It's a Conspiracy!

The Russians hacked the DNC to help Donald Trump win the presidency. Ted Cruz’s dad conspired with Lee Harvey Oswald to assassinate President JFK. Hillary and Bill Clinton’s woes are the fault of a “vast right-wing conspiracy” that continues to victimize her to this day. Dark money from the Koch Brothers will determine the outcome of the election. And of course, Obama is secretly a Muslim from Kenya.

Donald Trump and Hillary Clinton have done a passable job breathing new life into old conspiracy theories and inventing a few new ones. However, the theories seem a little stale even when delivered with the appropriate level of outrage.   A serious conspiracy theory should involve, at the very least, FEMA, the Council on Foreign Relations, Masons, the Pope, media collaborators, Monsanto, and people we thought were dead. There should be lasers, offshore accounts, tampered juries, midnight legislation, and decoder rings. We need superior subterfuge, more machinations, bigger cabals.

The dry state of conspiracy theories needs you to apply yourself to the task of concocting conspiracy theories that are actually worth the tinfoil hat. Now is the time to apply the underappreciated skill of postulating the improbable.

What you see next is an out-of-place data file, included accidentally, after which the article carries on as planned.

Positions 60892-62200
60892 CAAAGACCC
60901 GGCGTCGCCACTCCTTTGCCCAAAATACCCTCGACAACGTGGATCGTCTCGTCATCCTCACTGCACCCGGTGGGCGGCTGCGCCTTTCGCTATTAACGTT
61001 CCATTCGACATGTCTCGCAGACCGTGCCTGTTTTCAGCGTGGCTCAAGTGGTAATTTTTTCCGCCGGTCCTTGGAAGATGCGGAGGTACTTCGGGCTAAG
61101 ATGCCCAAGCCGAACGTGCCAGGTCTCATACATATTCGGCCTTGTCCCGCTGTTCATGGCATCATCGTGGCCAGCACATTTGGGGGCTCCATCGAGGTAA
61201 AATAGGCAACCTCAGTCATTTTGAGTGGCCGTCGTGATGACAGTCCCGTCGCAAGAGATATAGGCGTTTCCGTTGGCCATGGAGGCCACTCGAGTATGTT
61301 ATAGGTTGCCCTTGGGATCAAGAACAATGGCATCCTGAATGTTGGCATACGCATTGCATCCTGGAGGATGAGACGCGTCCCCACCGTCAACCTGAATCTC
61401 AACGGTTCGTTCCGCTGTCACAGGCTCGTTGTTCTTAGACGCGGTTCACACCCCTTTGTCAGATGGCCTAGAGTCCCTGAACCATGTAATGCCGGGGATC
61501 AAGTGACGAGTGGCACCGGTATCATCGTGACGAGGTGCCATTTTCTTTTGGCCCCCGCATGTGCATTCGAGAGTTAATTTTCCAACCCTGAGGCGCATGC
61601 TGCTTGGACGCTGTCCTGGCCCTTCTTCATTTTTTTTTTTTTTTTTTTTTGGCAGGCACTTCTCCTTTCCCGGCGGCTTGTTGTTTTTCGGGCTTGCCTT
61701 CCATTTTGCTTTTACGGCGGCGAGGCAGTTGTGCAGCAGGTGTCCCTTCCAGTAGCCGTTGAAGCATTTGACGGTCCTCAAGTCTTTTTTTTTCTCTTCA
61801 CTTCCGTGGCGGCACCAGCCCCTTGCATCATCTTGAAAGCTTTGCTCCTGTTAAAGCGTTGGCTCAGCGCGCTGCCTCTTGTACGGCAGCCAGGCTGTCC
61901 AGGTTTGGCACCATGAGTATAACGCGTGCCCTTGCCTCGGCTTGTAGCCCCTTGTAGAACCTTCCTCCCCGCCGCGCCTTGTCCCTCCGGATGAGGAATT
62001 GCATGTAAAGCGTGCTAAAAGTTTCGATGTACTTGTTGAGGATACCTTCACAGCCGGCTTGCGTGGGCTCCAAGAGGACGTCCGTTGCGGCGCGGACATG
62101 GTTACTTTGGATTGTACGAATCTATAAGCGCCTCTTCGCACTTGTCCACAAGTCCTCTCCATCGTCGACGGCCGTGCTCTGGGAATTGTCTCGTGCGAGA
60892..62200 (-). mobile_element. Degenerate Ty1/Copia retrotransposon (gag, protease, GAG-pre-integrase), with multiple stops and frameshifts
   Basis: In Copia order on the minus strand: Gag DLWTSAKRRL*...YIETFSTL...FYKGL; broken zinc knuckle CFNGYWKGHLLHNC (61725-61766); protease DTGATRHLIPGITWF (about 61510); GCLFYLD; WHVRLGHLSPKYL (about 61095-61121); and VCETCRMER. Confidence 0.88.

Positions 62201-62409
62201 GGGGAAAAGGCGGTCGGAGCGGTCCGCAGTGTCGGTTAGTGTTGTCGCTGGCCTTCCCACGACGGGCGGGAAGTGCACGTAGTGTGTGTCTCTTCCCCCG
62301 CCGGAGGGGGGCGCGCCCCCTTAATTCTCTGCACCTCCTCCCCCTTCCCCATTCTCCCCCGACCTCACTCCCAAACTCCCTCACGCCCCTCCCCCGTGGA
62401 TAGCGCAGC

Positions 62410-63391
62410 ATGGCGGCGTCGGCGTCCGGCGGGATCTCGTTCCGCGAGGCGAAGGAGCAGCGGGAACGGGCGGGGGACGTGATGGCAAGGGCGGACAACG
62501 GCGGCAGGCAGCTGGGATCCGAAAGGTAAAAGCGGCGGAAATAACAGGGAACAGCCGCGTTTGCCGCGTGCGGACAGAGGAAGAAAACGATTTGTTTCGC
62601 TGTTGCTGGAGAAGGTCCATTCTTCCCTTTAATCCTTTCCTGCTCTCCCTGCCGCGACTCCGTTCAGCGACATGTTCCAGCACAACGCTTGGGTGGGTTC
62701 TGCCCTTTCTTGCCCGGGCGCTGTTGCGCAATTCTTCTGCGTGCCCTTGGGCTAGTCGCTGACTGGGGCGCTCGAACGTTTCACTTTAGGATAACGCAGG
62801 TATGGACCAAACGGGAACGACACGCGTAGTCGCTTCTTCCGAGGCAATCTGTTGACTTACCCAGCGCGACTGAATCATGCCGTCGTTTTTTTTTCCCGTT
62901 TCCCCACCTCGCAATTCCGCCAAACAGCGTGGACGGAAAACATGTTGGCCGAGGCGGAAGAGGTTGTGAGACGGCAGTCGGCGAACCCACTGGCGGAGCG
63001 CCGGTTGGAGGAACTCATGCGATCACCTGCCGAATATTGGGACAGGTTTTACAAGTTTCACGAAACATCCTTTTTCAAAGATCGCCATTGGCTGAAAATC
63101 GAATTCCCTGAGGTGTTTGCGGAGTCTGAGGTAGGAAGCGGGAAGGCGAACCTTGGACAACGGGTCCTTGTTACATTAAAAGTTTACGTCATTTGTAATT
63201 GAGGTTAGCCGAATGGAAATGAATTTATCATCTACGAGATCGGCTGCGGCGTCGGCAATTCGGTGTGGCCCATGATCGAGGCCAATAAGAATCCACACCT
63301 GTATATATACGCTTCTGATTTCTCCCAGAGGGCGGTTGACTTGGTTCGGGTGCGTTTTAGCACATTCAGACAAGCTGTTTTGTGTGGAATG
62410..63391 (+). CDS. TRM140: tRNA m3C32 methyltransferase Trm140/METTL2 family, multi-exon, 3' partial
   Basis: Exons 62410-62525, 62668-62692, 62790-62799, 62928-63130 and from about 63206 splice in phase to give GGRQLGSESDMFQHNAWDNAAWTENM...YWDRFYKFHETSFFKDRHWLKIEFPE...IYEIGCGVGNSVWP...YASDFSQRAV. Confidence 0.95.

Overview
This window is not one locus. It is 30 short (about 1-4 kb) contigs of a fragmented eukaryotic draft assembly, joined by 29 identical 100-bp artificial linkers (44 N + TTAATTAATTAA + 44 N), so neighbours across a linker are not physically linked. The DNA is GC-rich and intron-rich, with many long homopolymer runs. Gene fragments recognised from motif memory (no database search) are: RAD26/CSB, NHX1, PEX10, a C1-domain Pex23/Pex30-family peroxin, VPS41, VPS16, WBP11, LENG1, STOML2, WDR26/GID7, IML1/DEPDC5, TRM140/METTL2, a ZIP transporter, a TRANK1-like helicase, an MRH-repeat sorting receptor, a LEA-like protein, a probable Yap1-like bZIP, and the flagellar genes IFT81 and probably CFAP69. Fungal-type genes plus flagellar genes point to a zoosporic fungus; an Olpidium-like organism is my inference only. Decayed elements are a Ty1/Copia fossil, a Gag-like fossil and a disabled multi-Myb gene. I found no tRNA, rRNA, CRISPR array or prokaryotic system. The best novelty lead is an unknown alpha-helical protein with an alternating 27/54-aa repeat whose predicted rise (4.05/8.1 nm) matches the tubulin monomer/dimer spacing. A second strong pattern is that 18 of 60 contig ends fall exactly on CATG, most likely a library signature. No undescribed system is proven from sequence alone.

It’s intimidating to start a conspiracy theory from scratch, especially if you’re used to thinking logically, but you don’t have to duplicate the unhinged lunacy of a morning talk show host on your first try. We’ll help you get started. enables theorists to create fresh, new conspiracy theories from five templates and a generous list of collaborators, institutions, locales, means, and ends.

Without fresh conspiracy theories this election, all we’re likely to hear about is how the Establishment is behind everything. That’s a real yawner and not enough Americans are buying it. A new survey out of Fairleigh Dickinson University found voters of both parties believed in conspiracy theories but Trump supporters were far more likely to believe in such theories than other groups. Unfortunately, that means there are millions of Americans who still believe the truth. The problem may not lie with voters, frankly, but with the conspiracy theories themselves. Boring, single plot lines and tired, overused characters are just not believable. Like a fourth sequel to a mediocre original, no one will even try to suspend belief.

If ever there was a time to suspend belief, it is now. We desperately need something to distract us from the sad truth of this election. Without something on which to blame it all, we might accept some responsibility. You don’t have to be a demagogue or a nut job to make a difference. You, too, can be a conspiracy theorist.

Krista Kafer ([email protected]) is co-host of “Kelley and Kafer” airing 4 to 7 p.m. on 710 KNUS.